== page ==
Jones v. Bergh

Filing 3

OPINION and ORDER Dismissing 1 Petition for Writ of Habeas Corpus - Signed by Honorable Avern Cohn. (JJoh, )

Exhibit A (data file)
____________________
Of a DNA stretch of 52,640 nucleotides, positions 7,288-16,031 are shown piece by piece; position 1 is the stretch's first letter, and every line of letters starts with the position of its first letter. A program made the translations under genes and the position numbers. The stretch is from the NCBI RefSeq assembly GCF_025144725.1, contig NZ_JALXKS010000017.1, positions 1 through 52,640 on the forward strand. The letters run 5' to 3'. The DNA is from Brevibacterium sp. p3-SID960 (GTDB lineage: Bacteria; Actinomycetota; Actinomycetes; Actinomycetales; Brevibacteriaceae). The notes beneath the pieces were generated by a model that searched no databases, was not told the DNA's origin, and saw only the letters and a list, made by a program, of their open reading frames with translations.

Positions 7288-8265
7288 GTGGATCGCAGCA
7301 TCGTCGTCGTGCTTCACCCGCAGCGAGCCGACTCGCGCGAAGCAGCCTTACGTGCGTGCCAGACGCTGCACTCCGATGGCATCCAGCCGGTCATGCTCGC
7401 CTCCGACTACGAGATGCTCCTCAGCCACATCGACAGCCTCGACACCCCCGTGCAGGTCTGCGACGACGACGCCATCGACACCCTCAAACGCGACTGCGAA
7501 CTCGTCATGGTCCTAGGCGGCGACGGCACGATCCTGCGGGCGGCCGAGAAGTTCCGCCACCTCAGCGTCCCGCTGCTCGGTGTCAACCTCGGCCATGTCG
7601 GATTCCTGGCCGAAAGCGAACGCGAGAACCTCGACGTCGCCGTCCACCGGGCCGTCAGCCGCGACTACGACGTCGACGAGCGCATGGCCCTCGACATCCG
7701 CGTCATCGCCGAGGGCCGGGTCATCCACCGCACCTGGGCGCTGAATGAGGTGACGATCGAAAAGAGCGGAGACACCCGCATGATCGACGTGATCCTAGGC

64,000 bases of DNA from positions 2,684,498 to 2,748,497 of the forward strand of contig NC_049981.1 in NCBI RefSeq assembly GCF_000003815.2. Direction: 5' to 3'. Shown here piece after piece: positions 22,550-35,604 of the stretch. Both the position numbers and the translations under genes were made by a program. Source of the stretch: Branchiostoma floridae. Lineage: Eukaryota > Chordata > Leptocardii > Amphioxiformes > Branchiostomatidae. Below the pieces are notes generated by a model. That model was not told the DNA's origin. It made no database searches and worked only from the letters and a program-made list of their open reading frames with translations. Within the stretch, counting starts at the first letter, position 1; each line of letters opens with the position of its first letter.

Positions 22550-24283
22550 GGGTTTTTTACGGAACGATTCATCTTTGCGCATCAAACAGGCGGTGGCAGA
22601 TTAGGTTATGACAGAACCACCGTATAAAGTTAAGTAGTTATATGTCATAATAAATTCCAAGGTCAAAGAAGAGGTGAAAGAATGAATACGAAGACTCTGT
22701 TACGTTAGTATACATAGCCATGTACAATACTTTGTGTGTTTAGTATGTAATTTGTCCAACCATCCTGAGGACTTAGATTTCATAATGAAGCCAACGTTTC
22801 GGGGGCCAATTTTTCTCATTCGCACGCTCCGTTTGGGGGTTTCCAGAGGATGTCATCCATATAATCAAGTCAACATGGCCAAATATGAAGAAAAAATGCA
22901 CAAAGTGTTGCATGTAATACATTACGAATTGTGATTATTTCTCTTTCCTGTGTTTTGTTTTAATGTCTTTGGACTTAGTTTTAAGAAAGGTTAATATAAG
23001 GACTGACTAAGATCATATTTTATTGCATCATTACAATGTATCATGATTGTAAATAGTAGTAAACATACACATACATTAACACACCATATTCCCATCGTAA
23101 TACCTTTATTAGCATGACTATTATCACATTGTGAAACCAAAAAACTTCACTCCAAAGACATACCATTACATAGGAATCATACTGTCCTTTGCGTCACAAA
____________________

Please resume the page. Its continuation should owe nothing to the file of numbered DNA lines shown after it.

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Jones v. Bergh Doc. 3 Case 2:06-cv-11754-AC-WC Document 3 Filed 04/17/2006 Page 1 of 4 UNITED STATES DISTRICT COURT EASTERN DISTRICT OF MICHIGAN SOUTHERN DIVISION DORIAN JONES, Petitioner, v. DAVE BERGH, Respondent. ___________________________________/ OPINION AND ORDER DISMISSING PETITION FOR WRIT OF HABEAS CORPUS I. Introduction This is a habeas case under 28 U.S.C. 2254. Petitioner Dorian Jones (Petitioner) is a state inmate at Camp Cusino in Shingleton, Michigan, where he is serving a sentence of ten to fifteen years in prison for the crime of manslaughter, Mich. Comp. Laws 750.321. Petitioner has filed a pro se petition for writ of habeas corpus claiming that he is incarcerated in violation of his constitutional rights. For the reasons which follow, the petition will be dismissed for failure to state a claim. II. Procedural History Petitioner was originally convicted of second-degree murder and felony-firearm, following a jury trial in the Wayne County Circuit Court. The Michigan Supreme Court reversed the second-degree murder conviction and remanded the case to the Wayne County Circuit Court for entry of a conviction for voluntary manslaughter and re-sentencing on this conviction. People v. Jones, 469 Mich. 904 (2003). On March 9, 2004, the trial court re-sentenced petitioner to ten to fifteen years in Case No. 2:06-CV-11754 HONORABLE AVERN COHN Case 2:06-cv-11754-AC-WC Document 3 Filed 04/17/2006 Page 2 of 4 prison on the voluntary manslaughter conviction. Petitioner's sentence was affirmed on appeal. People v. Jones, No. 254409 (Mich. Ct. App. November 1, 2005); lv. den. ---- N.W. 2d----; 2006 WL 839311 (Mich. March 27, 2006). Petitioner now seeks the issuance of a writ of habeas corpus on the following ground: Petitioner is entitled to resentencing based on the sentencing judge's upward departure from the judicial guidelines range by a factor of more than 200 percent in violation of the Constitution's Due Process Clause and was an unreasonable application of clearly established federal law. III. Analysis A district court is authorized to summarily dismiss a habeas corpus petition if it plainly appears from the face of the petition or the exhibits that are attached to it that the petitioner is not entitled to federal habeas relief. See Carson v. Burke, 178 F. 3d 434, 436 (6th Cir. 1999); Rules Governing 2254 Cases, Rule 4, 28 U.S.C. foll. 2254. Petitioner contends that the trial court improperly departed above the sentencing guidelines range in re-sentencing him on the manslaughter conviction. However, Petitioner has no state created liberty interest in having the Michigan sentencing guidelines applied rigidly in determining his sentence. See Thomas v. Foltz, 654 F. Supp. 105, 106-107 (E.D. Mich. 1987). To the extent that petitioner is claiming that his sentence violates the Michigan state sentencing guidelines, his claim cannot be brought in a habeas proceeding because it is a state law claim. Id. Nor can Petitioner prevail based on the argument that he is entitled to habeas relief because the trial judge relied upon facts not found by the jury in imposing a sentence above the guideline range in violation of the Sixth Amendment, based on the Supreme 2 Case 2:06-cv-11754-AC-WC Document 3 Filed 04/17/2006 Page 3 of 4 Court's decision in Apprendi v. New Jersey, 530 U.S. 466, 490 (2000). Apprendi involved a trial court's departure from a state's determinate sentencing scheme. Michigan, by contrast, has an indeterminate sentencing system in which the defendant is given a sentence with a minimum and a maximum sentence. The maximum sentence is not determined by the trial judge but is set by law. People v. Claypool, 470 Mich. 715, 730 n. 14 (2004), citing Mich. Comp. Laws 769.8. The minimum sentence for a defendant is based on the applicable sentencing guidelines ranges. Id. Under Michigan law, only the minimum sentence must presumptively be set within the appropriate sentencing guidelines range. See People v. Babcock, 469 Mich. 247, 255 n. 7 (2003), citing Mich. Comp. Laws 769.34(2). Indeterminate sentencing schemes, like Michigan's, do not infringe on the province of the jury. See Blakely v. Washington, 543 U.S. 296, 304-05, 308-09 (2004). As such, the trial court's departure above the sentencing guidelines range did not violate Petitioner's Sixth Amendment rights. See George v. Burt, 2006 WL 156396, * 5 (E.D. Mich. Jan. 20, 2006). IV. Conclusion For the reasons stated above, the petition for writ of habeas corpus is DISMISSED. SO ORDERED. Dated: April 17, 2006 s/Avern Cohn AVERN COHN UNITED STATES DISTRICT JUDGE 3 Case 2:06-cv-11754-AC-WC Document 3 Filed 04/17/2006 Page 4 of 4 06-11754 Jones v. Bergh Proof of Service I hereby certify that a copy of the foregoing document was mailed to counsel of record on this date, April 17, 2006, by electronic and/or ordinary mail. s/Julie Owens Case Manager (313) 234-5160 4

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